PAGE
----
Tracking Comp has the smallest effect and only helps the Hyperion. Target painter has a slightly better effect but also helps others shooting the Myrm.

Web finally has the largest effect but only works within 10km.

http://dl.eve-files.com/media/corp/ReatuKrentor/DPSHypeMyrm.PNG

http://dl.eve-files.com/media/corp/ReatuKrentor/TCHypeMyrm.PNG

http://dl.eve-files.com/media/corp/ReatuKrentor/TPHypeMyrm.PNG

http://dl.eve-files.com/media/corp/ReatuKrentor/WebHypeMyrm.PNG

Wow ReatuKrentor, good job with those graphs!

ReplyDeleteThey look really good, how do you make them?

Open Office Calc graph I made

ReplyDeleteNot as good as Naughtyboy's(http://www.scrapheap-challenge.com/viewtopic.php?t=41) is, or was(no idea if it's still updated). but that was unworkable in OO and I'm too cheap to get Excel.

I did upload mine on eve-files not long ago because of Tempest.

http://dl.eve-files.com/media/corp/ReatuKrentor/TrackingSheet.zip

reasonably easy to use.

Dunno if I'll ever finish it, still can add drone damage, missile damage etc etc. But I only write/comment about Eve stuff I don't actually play Eve atm =)

@ ReatuKrentor - actually moving towards your target does have an influence. My wording may have been unclear, so I'll try to rephrase:

ReplyDeleteWhen the Hyperion is sitting still, the Myrm is orbitting on a circular trajectory. The speed vector is tangent to the trajectory circle, and the modulo (spelling - I didnt take math in English) of this vector is equal to the Myrm's linear speed; the radial component's modulo is 0.

However, when the Hyperion is moving, the orbit trajectory of the Myrmidon is no longer tangent to the 2km radius circle considered, as it tries to compensate for the Hyperion coming closer. There is a non-zero radial component to its speed vector and as such, the transversal vector's modulo is lower than the linear speed. The fact that the Hyperion is able to turn faster is secondary.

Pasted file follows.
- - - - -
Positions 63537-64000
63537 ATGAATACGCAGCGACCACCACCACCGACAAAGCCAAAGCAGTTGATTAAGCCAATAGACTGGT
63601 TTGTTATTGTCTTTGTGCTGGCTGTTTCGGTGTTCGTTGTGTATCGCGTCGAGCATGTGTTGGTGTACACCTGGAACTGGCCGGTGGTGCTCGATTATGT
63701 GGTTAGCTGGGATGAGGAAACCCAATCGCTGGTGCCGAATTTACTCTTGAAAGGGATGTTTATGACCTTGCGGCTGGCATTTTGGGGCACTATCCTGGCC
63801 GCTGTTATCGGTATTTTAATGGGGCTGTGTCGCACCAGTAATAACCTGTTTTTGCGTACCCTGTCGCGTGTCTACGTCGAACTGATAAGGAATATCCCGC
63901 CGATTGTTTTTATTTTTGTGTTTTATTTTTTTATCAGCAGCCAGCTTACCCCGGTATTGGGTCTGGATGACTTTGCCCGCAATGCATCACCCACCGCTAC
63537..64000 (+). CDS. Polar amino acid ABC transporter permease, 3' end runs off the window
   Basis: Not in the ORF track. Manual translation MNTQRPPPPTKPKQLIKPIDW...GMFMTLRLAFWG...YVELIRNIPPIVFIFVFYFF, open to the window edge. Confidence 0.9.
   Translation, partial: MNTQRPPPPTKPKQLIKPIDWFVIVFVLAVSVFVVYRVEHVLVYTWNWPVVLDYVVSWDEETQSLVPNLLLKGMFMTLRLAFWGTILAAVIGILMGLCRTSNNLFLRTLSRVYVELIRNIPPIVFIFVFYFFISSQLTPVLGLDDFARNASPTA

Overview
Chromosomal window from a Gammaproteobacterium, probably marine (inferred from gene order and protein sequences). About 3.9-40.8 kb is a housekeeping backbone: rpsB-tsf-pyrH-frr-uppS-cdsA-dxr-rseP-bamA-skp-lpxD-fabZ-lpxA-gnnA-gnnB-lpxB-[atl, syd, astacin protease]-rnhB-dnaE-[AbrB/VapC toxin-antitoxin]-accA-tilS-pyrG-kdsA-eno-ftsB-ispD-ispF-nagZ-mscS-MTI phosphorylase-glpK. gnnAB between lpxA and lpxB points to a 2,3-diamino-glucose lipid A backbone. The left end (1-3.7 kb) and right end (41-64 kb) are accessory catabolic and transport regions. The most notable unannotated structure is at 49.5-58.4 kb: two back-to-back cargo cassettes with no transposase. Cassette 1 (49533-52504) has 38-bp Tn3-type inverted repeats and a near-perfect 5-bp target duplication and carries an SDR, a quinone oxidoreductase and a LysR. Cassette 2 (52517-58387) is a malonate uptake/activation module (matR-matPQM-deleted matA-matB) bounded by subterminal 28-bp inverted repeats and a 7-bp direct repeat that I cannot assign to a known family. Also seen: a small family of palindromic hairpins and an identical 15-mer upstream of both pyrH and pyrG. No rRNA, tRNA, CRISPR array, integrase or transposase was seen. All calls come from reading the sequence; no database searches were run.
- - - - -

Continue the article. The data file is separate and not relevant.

I hope this makes my point clear.

If you are curious about this, try it out sometime. You can calculate all you wish, but I find inputting values into those precious formulae (or formulas if you prefer) while shooting at someone rather distracting. PVP is not an exact science.

@Brutus - Yes, orbit center moving has an effect on the orbit. But I believe it's better to pick something to fly towards as the "orbitee" then to try to approach the "orbiter" when he has superior speed and agility. Or to fly away from him, improving your hit chance by increasing distance and what you said. Reducing a 165m/s transversal by 10-15 m/s isn't significant enough to change the outcome however(which was your starting point).

ReplyDeleteIt wouldn't have made much of a difference for this Hyperion, triple webbed and no web of his own at any rate. His mistake was not fitting a web(or 2).

You're quite right, formulas aren't precious, in the end they can only back up experience. Well, and prove that something isn't balanced(grmbl grmbl lasers grmbl artillery).